P-045 Frequency and Risk Factors of Clostridium Difficile Infection in Hospitalized Patients with Pouchitis: A Population-Based Study

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Abstract

Background:

Clostridium difficile infection (CDI) of the ileal pouch following restorative proctocolectomy has been increasingly recognized. We sought to evaluate the frequency and risk factors of C. difficile infection (CDI) among patients hospitalized with a primary or secondary discharge diagnosis of pouchitis in the United States.

Methods:

We reviewed the National Inpatient Sample (NIS) of the Healthcare Cost and Utilization Project (HCUP) and identified patients admitted to the hospital for pouchitis with underlying inflammatory bowel disease (IBD) or familial adenomatous polyposis (FAP), between 2010 and 2012. Cases of CDI were identified based on a concomitant primary or secondary discharge diagnosis for CDI. The frequency of CDI was estimated in patients with underlying IBD and FAP. Multivariable analysis was performed to study the risk factors associated with CDI among patients with pouchitis with underlying IBD.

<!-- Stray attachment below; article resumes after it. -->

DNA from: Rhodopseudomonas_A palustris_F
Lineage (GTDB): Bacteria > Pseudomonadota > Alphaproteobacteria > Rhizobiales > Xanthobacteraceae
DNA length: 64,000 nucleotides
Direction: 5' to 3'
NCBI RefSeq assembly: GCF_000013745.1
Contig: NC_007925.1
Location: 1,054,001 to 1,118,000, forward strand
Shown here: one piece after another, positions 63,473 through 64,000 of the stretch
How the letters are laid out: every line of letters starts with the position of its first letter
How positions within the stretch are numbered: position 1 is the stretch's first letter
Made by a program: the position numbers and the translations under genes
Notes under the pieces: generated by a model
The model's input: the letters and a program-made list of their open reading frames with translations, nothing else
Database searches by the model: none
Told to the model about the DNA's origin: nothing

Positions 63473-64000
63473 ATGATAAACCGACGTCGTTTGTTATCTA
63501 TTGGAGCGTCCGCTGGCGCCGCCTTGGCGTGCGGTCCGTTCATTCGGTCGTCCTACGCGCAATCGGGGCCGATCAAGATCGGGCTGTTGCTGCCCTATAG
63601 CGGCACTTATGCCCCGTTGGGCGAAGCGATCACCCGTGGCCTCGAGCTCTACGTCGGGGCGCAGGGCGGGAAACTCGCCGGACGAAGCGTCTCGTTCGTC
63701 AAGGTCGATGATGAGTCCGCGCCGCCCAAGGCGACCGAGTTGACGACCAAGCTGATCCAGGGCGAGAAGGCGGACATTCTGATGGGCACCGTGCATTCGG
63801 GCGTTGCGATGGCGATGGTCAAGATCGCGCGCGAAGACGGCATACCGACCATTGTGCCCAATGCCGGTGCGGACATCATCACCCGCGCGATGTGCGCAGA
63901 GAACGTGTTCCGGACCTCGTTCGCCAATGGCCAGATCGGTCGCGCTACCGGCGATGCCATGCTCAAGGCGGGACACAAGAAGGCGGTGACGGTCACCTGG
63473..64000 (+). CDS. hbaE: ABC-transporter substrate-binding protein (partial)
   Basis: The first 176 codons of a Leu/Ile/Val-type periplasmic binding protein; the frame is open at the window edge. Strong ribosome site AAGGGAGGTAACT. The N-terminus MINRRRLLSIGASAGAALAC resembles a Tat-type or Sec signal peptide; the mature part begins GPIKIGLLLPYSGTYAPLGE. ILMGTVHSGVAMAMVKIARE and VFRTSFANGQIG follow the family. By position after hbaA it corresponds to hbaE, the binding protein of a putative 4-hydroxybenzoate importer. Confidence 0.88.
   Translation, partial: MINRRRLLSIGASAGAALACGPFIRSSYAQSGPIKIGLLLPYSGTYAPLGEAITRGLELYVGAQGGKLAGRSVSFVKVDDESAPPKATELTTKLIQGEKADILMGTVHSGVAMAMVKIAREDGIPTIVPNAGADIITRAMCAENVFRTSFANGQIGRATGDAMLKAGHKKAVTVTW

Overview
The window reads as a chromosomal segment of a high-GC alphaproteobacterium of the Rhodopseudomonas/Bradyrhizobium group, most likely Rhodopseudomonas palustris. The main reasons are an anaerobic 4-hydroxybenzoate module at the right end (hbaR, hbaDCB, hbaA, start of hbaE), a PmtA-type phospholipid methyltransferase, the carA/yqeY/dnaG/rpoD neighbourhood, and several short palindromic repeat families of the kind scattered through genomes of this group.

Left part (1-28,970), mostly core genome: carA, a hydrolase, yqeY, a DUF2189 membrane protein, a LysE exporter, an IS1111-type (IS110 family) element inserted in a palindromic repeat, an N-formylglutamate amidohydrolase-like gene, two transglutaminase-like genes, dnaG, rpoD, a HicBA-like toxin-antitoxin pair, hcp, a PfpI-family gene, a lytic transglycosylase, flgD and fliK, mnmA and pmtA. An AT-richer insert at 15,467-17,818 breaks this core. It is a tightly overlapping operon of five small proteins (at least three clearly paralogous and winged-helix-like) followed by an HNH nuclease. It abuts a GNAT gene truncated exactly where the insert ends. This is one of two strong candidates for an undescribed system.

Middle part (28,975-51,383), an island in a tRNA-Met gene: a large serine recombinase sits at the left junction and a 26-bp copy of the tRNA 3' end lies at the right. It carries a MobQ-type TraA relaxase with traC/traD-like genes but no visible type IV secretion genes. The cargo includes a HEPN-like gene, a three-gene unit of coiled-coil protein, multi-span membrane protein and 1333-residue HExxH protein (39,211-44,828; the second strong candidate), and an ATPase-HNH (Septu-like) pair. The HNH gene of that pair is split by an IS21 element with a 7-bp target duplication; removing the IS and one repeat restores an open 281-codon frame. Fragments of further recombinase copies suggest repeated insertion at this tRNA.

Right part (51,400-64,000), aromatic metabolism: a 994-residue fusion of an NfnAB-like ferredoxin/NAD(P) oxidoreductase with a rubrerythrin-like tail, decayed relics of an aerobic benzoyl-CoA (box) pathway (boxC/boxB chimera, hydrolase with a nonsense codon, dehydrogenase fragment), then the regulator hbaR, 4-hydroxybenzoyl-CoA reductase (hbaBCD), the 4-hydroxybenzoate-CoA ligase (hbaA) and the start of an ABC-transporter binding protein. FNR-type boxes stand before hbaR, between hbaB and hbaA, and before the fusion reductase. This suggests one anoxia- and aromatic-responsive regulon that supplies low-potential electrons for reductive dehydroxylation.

Results:

A total of 3566 eligible patients with pouchitis were identified during the study period. Eighty-9 patients (2.5%) had CDI as a concomitant primary or secondary discharge diagnosis. CDI was identified in 2.6% (99.9% confidence interval [CI]: 1.3, 3.8) of pouchitis patients with underling IBD. None of the patients with pouchitis with underlying FAP were found to have CDI during the study period. Among pouchitis patients with underlying IBD, the presence of non-alcoholic fatty liver disease (NAFLD) (odds ratio [OR], 5.4, 95% confidence interval [CI], 1.5–19.9), obesity (OR, 5.5; 95% CI, 1.4–21.4), and obstructive sleep apnea (OR, 10.3; CI, 2.0–53.7) were associated with increased risk of CDI.

Conclusions:

It appears that CDI was limited to pouchitis with underlying IBD, and rare in those with underlying FAP. Patients with NAFLD, obesity and obstructive sleep apnea are at an increased risk of C. difficile pouchitis among IBD patients.

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